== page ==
How to deal with Griffin and the BNP?

He’s been elected; we have to deal with it now. Last night, on QuestionTime, it was reasonably well dealt with. I think Griffin did very badly for most of the evening. A nice indicator of this can be found on twitter: I recommend you all to read the hilarious and accurate tweets during the programme last night from realnickgriffin .
What needs to happen now is: we need to build a viable alternative to the BNP that will appeal to the white working class. That is for instance what I am trying to do in my ward, which contains the most ‘deprived’ estate in Norwich. The only way in the end to defeat and bury Griffin for good is to change British politics, build from the ground up in communities, start to improve British society, and get Greens onto programmes like QuestionTime to really destroy his lies and rubbish and false solutions. Straw and Huhne and Tories will never be up to the job.
‘No Platform’ is over. It’s time to expose the BNP and thrash them in debate; a promising start was made last night on QT.

Be a citizen

 
“It is not the function of our Government to keep the citizen from falling into error; it is the function of the citizen to keep the Government from falling into error.”
Robert H. Jackson – United States Attorney General under Franklin Roosevelt

      

“The tyranny of a prince in an oligarchy is not so dangerous to the public welfare as the apathy of a citizen in a democracy”
Charles de Montesquieu (French Politician and Philosopher, 1689-1755)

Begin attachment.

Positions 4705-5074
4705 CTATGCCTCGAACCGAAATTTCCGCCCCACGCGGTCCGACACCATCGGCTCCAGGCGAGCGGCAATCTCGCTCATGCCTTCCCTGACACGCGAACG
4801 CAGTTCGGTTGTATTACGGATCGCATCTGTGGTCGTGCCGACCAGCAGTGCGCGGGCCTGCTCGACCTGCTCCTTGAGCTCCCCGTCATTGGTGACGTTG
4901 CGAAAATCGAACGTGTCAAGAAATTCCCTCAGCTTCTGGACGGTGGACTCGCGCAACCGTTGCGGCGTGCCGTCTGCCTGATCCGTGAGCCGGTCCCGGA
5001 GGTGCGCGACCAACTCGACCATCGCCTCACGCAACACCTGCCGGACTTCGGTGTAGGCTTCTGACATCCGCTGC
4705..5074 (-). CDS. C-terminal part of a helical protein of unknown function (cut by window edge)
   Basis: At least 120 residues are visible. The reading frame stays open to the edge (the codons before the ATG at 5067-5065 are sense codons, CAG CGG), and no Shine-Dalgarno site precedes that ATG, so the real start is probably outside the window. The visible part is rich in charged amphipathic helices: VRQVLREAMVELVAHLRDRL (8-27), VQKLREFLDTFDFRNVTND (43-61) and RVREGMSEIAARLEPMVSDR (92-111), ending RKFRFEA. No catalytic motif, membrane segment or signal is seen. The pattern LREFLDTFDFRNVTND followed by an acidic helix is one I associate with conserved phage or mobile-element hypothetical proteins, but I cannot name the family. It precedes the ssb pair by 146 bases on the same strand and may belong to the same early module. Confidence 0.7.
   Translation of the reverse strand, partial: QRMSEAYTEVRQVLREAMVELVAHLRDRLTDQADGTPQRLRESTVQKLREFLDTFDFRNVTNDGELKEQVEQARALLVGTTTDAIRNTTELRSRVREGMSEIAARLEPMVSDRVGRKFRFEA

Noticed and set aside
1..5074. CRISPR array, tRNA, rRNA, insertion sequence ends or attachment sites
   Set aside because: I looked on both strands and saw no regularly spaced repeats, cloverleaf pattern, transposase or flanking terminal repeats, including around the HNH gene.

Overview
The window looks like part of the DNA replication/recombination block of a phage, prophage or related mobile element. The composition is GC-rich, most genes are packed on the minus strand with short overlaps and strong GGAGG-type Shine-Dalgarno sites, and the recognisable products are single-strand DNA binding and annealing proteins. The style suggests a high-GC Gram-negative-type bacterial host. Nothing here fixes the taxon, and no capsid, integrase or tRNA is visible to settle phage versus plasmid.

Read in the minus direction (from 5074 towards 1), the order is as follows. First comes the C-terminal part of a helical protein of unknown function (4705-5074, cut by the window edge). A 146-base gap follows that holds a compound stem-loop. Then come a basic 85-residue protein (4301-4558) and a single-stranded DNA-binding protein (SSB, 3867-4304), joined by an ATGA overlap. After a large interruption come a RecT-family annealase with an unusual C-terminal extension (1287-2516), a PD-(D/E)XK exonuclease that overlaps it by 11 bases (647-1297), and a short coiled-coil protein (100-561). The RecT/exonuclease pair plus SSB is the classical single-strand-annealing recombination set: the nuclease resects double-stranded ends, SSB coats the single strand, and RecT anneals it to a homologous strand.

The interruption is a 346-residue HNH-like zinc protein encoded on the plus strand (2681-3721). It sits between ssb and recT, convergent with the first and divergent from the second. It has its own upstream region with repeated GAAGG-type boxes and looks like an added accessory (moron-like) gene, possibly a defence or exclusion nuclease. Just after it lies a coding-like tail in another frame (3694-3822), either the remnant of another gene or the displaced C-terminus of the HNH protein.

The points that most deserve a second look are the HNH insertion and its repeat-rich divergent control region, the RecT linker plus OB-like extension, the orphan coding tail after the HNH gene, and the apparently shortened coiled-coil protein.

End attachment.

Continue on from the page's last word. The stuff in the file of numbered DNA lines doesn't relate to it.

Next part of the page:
Politics ought to be the part-time profession of every citizen who would protect the rights and privileges of free people and who would preserve what is good and fruitful in our national heritage”
Dwight David Eisenhower (American 34th President (1953-61)
“The most important political office is that of the private citizen.”
Louis D. Brandeis (American Supreme Court Justice, 1856-1941)
The job of a citizen is to keep his mouth open.”
Gunter Grass (German poet, novelist, playwright, sculptor, and printmaker, 1999 Nobel Prize for Literature, b.1927)
The citizen’s job is to be rude – to pierce the comfort of professional intercourse by boorish expressions of doubt”
John Ralston Saul, Canadian professor and philosopher
“A passive and ignorant citizenry will never create a sustainable world.”
Andrew Gaines quotes (Creativity trainer, sustainability philosopher, b. 1938)
No one is born a good citizen; no nation is born a democracy. Rather, both are processes that continue to evolve over a lifetime. Young people must be included from birth. A society that cuts off from its youth severs its lifeline.”
Koffi Annan